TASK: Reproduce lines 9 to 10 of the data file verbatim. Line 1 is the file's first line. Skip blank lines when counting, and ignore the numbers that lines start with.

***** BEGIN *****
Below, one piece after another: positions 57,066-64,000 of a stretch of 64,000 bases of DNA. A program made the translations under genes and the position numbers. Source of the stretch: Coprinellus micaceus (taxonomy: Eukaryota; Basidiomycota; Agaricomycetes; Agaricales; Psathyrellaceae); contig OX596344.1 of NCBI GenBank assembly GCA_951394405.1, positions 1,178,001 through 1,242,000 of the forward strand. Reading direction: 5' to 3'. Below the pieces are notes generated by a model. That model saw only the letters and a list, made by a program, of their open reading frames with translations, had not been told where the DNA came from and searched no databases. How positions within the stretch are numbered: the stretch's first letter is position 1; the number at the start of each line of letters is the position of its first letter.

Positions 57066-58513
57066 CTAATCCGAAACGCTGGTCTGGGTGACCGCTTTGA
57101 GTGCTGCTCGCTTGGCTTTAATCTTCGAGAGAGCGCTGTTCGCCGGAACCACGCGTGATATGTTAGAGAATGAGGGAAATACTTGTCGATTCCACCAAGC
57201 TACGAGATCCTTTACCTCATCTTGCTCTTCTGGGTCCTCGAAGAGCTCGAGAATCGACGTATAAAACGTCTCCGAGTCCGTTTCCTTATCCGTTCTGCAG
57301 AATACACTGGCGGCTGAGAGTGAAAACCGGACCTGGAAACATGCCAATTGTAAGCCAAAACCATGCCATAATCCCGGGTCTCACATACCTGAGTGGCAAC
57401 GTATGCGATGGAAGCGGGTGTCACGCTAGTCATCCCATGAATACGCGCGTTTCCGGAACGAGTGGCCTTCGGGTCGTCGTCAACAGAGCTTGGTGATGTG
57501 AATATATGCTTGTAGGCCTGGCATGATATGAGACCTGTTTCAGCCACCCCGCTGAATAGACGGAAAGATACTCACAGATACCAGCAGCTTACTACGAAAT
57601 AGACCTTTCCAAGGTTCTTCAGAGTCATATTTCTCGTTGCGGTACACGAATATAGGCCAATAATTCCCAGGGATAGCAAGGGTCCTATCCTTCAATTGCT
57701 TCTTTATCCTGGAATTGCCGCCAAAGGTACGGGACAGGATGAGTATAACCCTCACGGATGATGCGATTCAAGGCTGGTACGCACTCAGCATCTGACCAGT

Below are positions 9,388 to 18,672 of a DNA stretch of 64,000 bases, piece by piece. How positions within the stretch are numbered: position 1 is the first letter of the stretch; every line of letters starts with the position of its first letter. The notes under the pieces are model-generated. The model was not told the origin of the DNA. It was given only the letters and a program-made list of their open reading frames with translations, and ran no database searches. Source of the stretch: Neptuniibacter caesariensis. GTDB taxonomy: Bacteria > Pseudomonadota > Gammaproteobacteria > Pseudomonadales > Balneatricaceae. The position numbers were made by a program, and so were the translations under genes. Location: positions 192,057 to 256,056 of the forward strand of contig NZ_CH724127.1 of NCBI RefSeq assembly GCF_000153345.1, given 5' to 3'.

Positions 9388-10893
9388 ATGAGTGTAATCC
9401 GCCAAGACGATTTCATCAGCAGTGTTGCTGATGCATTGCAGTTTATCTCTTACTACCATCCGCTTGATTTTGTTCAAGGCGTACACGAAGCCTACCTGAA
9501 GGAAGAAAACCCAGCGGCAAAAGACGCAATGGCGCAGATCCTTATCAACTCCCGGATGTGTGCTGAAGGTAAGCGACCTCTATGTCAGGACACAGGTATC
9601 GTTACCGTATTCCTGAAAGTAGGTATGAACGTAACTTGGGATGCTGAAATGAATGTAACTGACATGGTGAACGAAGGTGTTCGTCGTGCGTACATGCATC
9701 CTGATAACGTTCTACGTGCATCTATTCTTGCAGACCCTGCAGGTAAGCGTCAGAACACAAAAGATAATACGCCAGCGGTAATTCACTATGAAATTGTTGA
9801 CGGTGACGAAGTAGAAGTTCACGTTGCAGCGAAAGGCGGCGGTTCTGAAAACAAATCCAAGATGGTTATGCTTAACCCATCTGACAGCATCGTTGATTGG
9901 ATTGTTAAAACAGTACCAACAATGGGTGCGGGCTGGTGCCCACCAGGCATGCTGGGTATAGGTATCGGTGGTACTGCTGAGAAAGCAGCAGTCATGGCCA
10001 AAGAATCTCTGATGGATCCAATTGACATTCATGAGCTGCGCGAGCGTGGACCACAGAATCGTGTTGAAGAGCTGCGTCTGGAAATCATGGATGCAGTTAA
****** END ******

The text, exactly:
57601 AGACCTTTCCAAGGTTCTTCAGAGTCATATTTCTCGTTGCGGTACACGAATATAGGCCAATAATTCCCAGGGATAGCAAGGGTCCTATCCTTCAATTGCT
57701 TCTTTATCCTGGAATTGCCGCCAAAGGTACGGGACAGGATGAGTATAACCCTCACGGATGATGCGATTCAAGGCTGGTACGCACTCAGCATCTGACCAGT